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DOC44 11-15-2012 03:22

Teachers Face Investigations for Anti-Obama Messages
 
Teachers Face Investigations for Anti-Obama Messages

Quote:

Two public school teachers are facing investigations for posting messages that some perceived as critical of President Obama on social networking sites.
Attack military leaders and muzzle teachers. Since when does a muzzle support freedom of speach?:dunno:


http://radio.foxnews.com/toddstarnes...-messages.html

Doc44

JFrame 11-15-2012 06:28

If the statements were made in the course of some school-funded program, I could understand the concern. But from what I glean from that article, the statements were made on their personal accounts outside of school activities.

If they are now suffering repercussions for voicing opinions as private citizens, they should consider suing the school systems for infringement of their civil rights.

Now, the second teacher mentioned seemed to go a little overboard in the zeal of his expression -- but I still defend his right to say it.


.

Brucev 11-15-2012 06:44

Given the overwhelming support for right to work here at gt... why is this a problem? Why shouldn't these teachers be held responsible for what they say or don't say as private citizens? If rtw is so wonderful, why should the employer not be able to use that leverage to silence expression of opinion by a employee? After all, the 1st Amendment does not protect the private speech of employees... does it?

PocketProtector 11-15-2012 06:46

Quote:

Originally Posted by Brucev (Post 19633468)
Given the overwhelming support for right to work here at gt... why is this a problem? Why shouldn't these teachers be held responsible for what they say or don't say as private citizens? If rtw is so wonderful, why should the employer not be able to use that leverage to silence expression of opinion by a employee? After all, the 1st Amendment does not protect the private speech of employees... does it?

Because they are NOT muzzling those who teach them OMao love chants

Sam Spade 11-15-2012 06:48

Quote:

Originally Posted by Brucev (Post 19633468)
After all, the 1st Amendment does not protect the private speech of employees... does it?

Okay...we'll put you down as "unclear on the concept".

jeanderson 11-15-2012 06:53

Quote:

“Congrats to those dependent on government, homosexuals, potheads, JAY-Z fans, non-Christians, non-taxpayers, illegals, communists, Muslims, planned murder clinics, enemies of America, Satan You WON,” the unidentified teacher wrote.
My regard for teachers is much higher now. Just when I thought our education system was getting worse.

Skyhook 11-15-2012 07:00

Quote:

Originally Posted by jeanderson (Post 19633485)
My regard for teachers is much higher now. Just when I thought our education system was getting worse.


There have always been amazingly gifted, dedicated, and successful teachers... it's just that they are so rare, and obviously not well liked by the establishment.

This muzzling is going to be a problem... right up until the wannabe dictator appoints two or more NEW/LEFT supremes... then all will be solved. :puking:

Skyhook 11-15-2012 07:10

Quote:

Originally Posted by PocketProtector (Post 19633471)
Because they are NOT muzzling those who teach them OMao love chants


Brucev is not one to quietly accept the idea of 'fair & balanced' so I doubt he/she will get any hint whatsoever about the injustice of choking off one group while encouraging another.

:shakehead: Nope.

"Yes we can, can, can..." blather, blather Propaganda.. remember?:steamed:

JFrame 11-15-2012 07:12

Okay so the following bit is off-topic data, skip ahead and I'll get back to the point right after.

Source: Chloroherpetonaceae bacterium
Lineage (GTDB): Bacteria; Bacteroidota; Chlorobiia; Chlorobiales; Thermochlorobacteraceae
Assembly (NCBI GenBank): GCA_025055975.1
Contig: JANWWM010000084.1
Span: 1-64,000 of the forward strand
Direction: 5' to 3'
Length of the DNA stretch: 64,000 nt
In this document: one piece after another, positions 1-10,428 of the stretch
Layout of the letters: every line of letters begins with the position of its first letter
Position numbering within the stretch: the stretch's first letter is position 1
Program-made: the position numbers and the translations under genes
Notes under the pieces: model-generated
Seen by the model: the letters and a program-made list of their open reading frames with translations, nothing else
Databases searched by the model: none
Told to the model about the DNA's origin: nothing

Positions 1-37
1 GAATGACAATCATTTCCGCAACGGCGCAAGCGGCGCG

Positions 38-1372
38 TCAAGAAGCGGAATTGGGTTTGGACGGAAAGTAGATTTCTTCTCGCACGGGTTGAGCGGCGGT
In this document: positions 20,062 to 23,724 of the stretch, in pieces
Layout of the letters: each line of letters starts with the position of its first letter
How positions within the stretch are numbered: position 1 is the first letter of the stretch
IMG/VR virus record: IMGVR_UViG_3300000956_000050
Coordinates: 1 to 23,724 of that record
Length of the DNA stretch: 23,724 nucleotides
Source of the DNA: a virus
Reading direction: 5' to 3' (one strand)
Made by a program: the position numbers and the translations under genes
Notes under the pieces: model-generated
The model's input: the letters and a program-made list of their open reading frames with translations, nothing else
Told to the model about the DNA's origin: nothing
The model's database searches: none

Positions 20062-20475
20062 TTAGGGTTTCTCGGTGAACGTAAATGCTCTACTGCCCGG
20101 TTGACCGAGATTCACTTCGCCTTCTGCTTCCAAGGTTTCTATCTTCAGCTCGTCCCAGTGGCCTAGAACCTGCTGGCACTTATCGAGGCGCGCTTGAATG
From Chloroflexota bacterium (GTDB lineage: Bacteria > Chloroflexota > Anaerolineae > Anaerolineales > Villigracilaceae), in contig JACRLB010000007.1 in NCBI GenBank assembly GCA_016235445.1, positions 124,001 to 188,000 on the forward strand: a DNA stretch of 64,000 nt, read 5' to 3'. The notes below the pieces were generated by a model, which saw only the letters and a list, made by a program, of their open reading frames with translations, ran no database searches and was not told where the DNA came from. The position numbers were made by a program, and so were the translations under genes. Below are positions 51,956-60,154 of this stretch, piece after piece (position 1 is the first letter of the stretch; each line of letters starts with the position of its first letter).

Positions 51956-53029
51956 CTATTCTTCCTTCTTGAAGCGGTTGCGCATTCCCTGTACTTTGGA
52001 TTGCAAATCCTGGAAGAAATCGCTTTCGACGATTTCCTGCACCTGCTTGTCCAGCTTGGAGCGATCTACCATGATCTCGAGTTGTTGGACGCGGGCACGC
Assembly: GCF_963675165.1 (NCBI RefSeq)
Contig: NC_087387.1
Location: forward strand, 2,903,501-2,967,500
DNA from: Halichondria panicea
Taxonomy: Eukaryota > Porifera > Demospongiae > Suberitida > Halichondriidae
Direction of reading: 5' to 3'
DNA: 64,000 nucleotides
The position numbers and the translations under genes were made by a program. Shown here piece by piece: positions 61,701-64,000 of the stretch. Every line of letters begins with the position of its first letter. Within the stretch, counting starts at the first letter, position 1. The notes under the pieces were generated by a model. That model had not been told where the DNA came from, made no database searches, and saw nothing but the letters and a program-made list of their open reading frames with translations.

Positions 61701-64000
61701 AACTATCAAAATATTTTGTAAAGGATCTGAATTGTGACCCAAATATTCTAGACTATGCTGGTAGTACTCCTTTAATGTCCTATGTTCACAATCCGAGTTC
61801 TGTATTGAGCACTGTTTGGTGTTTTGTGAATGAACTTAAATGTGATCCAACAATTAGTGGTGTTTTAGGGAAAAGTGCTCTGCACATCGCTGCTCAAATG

Quote:

Originally Posted by Sam Spade (Post 19633478)
Okay...we'll put you down as "unclear on the concept".


:rofl::rofl::rofl:


.

Fred Hansen 11-15-2012 07:37

Quote:

Originally Posted by Brucev (Post 19633468)
Given the overwhelming support for right to work here at gt... why is this a problem? Why shouldn't these teachers be held responsible for what they say or don't say as private citizens? If rtw is so wonderful, why should the employer not be able to use that leverage to silence expression of opinion by a employee? After all, the 1st Amendment does not protect the private speech of employees... does it?

Free speech isn't protected against the vagaries of whatever rules a private employer may wish to adopt/enforce. The private employer is the final arbiter of what can/cannot be said by their employee; at least when it pertains to the workplace.

Unfortunately for you, these are public indoctrination camp employees, and thus are not private employees. The 1st Amendment to COTUS specifically restricts federal law from stopping/thwarting/denying free speech (See: Prior Restraint) and both South Carolina's and Ohio's constitutions are quite plain in their preservation of the right to free speech vis-ŕ-vis governmental suppression/oppression. And Ohio in particular even has a clause in its constitution that specifically prohibits any one of its citizens from being compelled to religiously worship a deity.

I'd say that the Secular Humanist Marxist Messiah can be said to fit that criteria. Wouldn't you?

Having said that, I have no sympathy for anyone stupid enough to work for said public indoctrination camps. Immutable universal law has demonstrated time-and-again that stupid hurts. Too bad, so sad.

mj9mm 11-15-2012 07:41

my kids brought home stories of the liberal teachers(almost all teachers) trashing Bush every chance they got.:whistling:

certifiedfunds 11-15-2012 08:01

Quote:

Originally Posted by Brucev (Post 19633468)
Given the overwhelming support for right to work here at gt... why is this a problem? Why shouldn't these teachers be held responsible for what they say or don't say as private citizens? If rtw is so wonderful, why should the employer not be able to use that leverage to silence expression of opinion by a employee? After all, the 1st Amendment does not protect the private speech of employees... does it?

These teachers are public employees paid with taxpayer money, komrade. The speech occurred outside of their workplace.

cowboywannabe 11-15-2012 08:14

when you work for the Gesatpo you can not talk unfavorably about them anywhere......

Skyhook 11-15-2012 08:16

Quote:

Originally Posted by certifiedfunds (Post 19633666)
These teachers are public employees paid with taxpayer money, komrade. The speech occurred outside of their workplace.

It's not a big stretch to see next year's teachers all queuing up to place their hands on 'Dreams of My Father' as they swear undying allegiance to The Omnipotent, The Magnificent, The All-Knowing, All Merciful OBAMA.

:faint: